This page walks you through a series of simple database schema changes using Flyway, an open-source schema migration tool. For detailed information about using Flyway, see the Flyway documentation site.

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Before You Begin

Before you begin, do the following:

  1. Install CockroachDB and start a secure cluster.
  2. Download the latest version of the Flyway comand-line tool. CockroachDB v20.1 is fully compatible with Flyway versions 6.4.2 and greater.

Step 1. Configure Flyway connect to CockroachDB

  1. Extract the Flyway TAR file that you downloaded, and change directories to the extracted flyway-x.x.x folder. For example:

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    $ tar -xvf flyway-commandline-6.4.2-macosx-x64.tar.gz
    
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    $ cd flyway-6.4.2
    
  2. Edit the flyway-x.x.x/conf/flyway.conf configuration file to specify the correct connection parameters for your running, secure cluster. For example:

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    ...
    flyway.url=jdbc:postgresql://localhost:26257/bank?ssl=true&sslmode=require&sslrootcert=certs/ca.crt&sslkey=certs/client.max.key&sslcert=certs/client.max.crt
    flyway.user=max
    flyway.password=roach
    ...
    
    Note:

    The SSL connection parameters in the connection URL must specify the full path to the certificates that you generated when you started the secure cluster. Also, the user that you specify (e.g., max) must also have admin privileges on the database whose schema you want to change (e.g., bank).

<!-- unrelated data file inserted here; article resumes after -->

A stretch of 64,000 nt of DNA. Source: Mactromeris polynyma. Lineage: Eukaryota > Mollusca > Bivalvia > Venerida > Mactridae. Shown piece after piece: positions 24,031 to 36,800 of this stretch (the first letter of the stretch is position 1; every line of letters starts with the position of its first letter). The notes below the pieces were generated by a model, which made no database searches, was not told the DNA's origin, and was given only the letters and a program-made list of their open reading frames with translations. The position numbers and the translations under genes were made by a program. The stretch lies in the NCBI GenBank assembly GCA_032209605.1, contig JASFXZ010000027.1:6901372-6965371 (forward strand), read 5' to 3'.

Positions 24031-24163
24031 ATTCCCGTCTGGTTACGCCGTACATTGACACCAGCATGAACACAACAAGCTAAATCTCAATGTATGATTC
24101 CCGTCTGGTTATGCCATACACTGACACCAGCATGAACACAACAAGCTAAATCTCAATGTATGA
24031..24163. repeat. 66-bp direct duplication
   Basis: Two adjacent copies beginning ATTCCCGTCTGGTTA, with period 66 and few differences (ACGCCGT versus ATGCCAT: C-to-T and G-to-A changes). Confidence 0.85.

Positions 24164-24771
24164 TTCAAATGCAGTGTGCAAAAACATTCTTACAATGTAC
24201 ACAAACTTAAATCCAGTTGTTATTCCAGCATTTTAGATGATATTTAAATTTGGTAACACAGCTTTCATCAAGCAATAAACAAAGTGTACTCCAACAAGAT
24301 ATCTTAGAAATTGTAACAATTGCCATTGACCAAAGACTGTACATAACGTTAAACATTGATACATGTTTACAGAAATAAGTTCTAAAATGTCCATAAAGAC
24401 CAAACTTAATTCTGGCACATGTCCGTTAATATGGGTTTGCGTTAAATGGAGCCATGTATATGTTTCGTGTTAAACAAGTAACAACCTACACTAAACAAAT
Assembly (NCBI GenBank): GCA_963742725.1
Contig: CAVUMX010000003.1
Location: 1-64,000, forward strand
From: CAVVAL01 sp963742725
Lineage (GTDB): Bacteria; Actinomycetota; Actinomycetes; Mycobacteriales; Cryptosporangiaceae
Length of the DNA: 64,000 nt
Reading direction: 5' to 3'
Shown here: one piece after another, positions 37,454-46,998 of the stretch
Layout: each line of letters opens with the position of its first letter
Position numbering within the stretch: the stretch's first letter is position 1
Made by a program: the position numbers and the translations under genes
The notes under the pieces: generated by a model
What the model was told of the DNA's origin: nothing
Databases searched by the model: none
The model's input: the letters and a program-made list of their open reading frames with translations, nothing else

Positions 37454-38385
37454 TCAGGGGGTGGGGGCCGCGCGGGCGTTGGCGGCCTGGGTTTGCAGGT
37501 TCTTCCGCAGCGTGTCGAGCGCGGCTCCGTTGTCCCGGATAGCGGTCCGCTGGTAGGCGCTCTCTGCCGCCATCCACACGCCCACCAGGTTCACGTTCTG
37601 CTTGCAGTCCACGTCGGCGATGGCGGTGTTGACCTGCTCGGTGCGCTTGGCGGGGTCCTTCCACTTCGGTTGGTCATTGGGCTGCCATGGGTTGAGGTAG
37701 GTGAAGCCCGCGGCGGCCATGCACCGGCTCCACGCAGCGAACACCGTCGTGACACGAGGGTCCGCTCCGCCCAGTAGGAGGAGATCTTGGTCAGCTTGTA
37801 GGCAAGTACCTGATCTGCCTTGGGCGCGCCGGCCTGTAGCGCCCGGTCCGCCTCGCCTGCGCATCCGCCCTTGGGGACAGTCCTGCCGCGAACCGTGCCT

Step 2. Create a schema migration

Flyway executes SQL statements defined in .sql files located in the flyway-x.x.x/sql subdirectory. The schema changes defined in these .sql files are known as migrations.

  1. Create a .sql file with a name that follows the Flyway naming conventions. For example:

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    $ touch sql/V1__Add_accounts_table.sql
    
  2. Edit the .sql file, adding a CREATE TABLE IF NOT EXISTS statement for the table that you want to create, and a simple INSERT statement to initialize the table with some data. For example:

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    /* Create accounts table */
    CREATE TABLE IF NOT EXISTS accounts (
      id INT PRIMARY KEY,
      balance INT
    );
    
    /* Add initial data to accounts table */
    INSERT INTO accounts (id, balance) VALUES (1, 1000), (2, 250);
    

Step 3. Execute a schema migration

To execute the migration, run the following command from the top of the flyway-x.x.x directory:

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$ ./flyway migrate

You should see output similar to the following:

Database: jdbc:postgresql://localhost:26257/bank (PostgreSQL 9.5)
Successfully validated 1 migration (execution time 00:00.011s)
Creating Schema History table "bank"."flyway_schema_history" ...
Current version of schema "bank": << Empty Schema >>
Migrating schema "bank" to version 1 - Add accounts table [non-transactional]
Successfully applied 1 migration to schema "bank" (execution time 00:00.081s)

The schema "bank" is now on version 1.

Step 4. Add additional migrations

Suppose that you want to change the primary key of the accounts table from a simple, incrementing integer (in this case, id) to an auto-generated UUID, to follow some CockroachDB best practices. You can make these changes to the schema by creating and executing an additional migration:

  1. Create a second .sql schema migration file, and name the file following the Flyway naming conventions, to specify a new migration version. For example:

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    $ touch sql/V2__Alter_accounts_pk.sql